Posted on: 25/09/2020
After the second webinar of our Energy Entrepreneurs Virtual Event Series, where we were joined by energy experts from Foresight Group, Thrive Renewables and the British Hydro Association, Head of Renewable Origination, Rob Luke, summarises the key insights shared by our panelists in the discussion around how to finance renewables and reach net-zero.
Having begun our virtual event series with a look at the future energy mix and a discussion around what needs to be done to get there, we took a slightly different approach for the second event as we considered the fundamentals behind project finances. This brought together speakers from across the renewable spectrum, including Peter Bolton (Foresight Group); Matthew Clayton (Thrive Renewables); and Simon Hamlyn (British Hydropower Association), who’s thoughts on the subject are outlined below.
“Even where the economics stack up, investors require a certain level of fixed price certainty. As a result, PPAs are seen as a viable alternative to the revenues previously obtained via subsidy.”
Peter Bolton, Investment Director, Foresight Group
Power Purchase Agreements (PPAs) have been around for a long time now, but that’s not to say they haven’t evolved. Alongside the typical fixed price offerings, flexible PPAs now allow for project owners to make hedging decisions based on pre-defined triggers and really maximise the achievable value in the wholesale market.
Even more evolved than that, Corporate PPAs now offer the opportunity for new projects to be funded based on an agreement from an end consumer that they will pay an agreed price for the power generated from that project. If COVID-19 has shown us anything in the renewables sector, it’s that the appetite for funding and realising decarbonisation targets has increased. As sustainability and showing additionality become ever more important to corporates, deals like these are becoming more common.
“The fundamental reality is, over the next two decades we need to build 10’s of Gigawatts of renewable electricity capacity to be able to reach net-zero… therefore we need that solid route-to-market, be it the CfD or a wholesale market which reflects the marginal cost of capacity, not generation.”
Matthew Clayton, Managing Director, Thrive Renewables
Whilst Contracts for Difference offer a useful route-to-market for renewables, this will not be enough to account for the amount of capacity required in order to reach net-zero by 2050. There is also the fact that larger projects, able to capitalise on economies of scale, are more likely to be successful in a competitive bidding process. As a result, smaller projects need to make sure they are making the most of the opportunities available to them via multiple markets such as the Balancing Mechanism (BM) or through Optional Downward Flexibility Management (ODFM) whilst the wholesale market continues to offer the price signals it currently does.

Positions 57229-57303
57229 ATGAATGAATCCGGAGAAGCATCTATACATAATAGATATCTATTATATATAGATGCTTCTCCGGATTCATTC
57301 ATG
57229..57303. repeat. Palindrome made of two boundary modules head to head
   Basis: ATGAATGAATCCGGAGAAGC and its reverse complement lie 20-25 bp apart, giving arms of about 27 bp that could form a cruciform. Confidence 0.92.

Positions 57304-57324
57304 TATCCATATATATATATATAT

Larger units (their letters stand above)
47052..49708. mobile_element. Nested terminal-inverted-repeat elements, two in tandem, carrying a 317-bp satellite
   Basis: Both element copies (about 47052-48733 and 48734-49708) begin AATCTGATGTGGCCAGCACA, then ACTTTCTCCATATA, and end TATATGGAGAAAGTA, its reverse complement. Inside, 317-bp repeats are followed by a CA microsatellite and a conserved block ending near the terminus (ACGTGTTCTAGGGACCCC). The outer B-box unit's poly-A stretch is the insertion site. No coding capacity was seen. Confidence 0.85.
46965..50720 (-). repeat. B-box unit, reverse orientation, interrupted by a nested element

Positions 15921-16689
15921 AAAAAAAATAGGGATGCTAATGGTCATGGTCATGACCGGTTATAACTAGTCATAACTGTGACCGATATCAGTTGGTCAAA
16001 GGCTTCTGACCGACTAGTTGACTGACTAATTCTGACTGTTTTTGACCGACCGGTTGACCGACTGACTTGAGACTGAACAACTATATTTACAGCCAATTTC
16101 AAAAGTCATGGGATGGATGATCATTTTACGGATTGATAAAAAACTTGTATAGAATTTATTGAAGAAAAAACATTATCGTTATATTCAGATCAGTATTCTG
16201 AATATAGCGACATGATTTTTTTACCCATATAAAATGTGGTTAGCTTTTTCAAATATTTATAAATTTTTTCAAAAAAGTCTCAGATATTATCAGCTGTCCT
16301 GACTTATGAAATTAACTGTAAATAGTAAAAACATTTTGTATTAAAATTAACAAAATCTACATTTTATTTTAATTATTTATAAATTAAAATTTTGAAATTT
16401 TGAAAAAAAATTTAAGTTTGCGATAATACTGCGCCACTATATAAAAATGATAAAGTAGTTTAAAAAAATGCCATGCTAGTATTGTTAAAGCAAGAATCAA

“Our members have been looking at various ways to make the returns on their projects more attractive… basic O&M, screen cleaning, pigging and digital optimisation. One of our members is even using blockchain technology to double what they would have received on the Feed-in-Tariff over a 12-month period.”
Simon Hamlyn, Chief Executive Officer, British Hydropower Association
Embracing technology will, of course, be another key facet of enabling the continued deployment of renewables. In the case of hydropower, where projects will need new methods of revenue generation to continue operating when their subsidy support comes to an end, this is perhaps magnified as projects seek to ensure maximum efficiency to clear the hurdles posed by issues such as punitive business rates. Across all types of renewables, continued innovation of technical components and build processes will also help to bring down costs over time, making projects more viable for developers, and cheaper for end consumers.
If you enjoyed this snapshot of our Financing Renewables webinar, you can click here to watch the full recording on-demand via our Events page.
You can also follow this link to sign up for the final session in our virtual events series: “Leveraging technology to maximise market opportunities”. Our Chief Technology Officer, Rob Pringle will be joined by a panel of technical experts across the industry for an in-depth look at how technology advancement is enabling energy entrepreneurs to manage their real-time power positions; react quickly to market opportunities; and access some of the most profitable flexibility markets.
About the author
Robert joined SmartestEnergy in 2017 and is responsible for the development and delivery of bespoke Power Purchase Agreements (PPA).
With almost two decades of experience in the energy sector, he has significant expertise in originating and closing long term, bank financed agreements. Robert was previously with Total Gas & Power where he spearheaded the building of its UK-based renewable energy portfolio, and also held a number of senior positions in both I&C retail and procurement. He holds a BA (Hons) in Economics and Public Policy from Leeds Metropolitan University.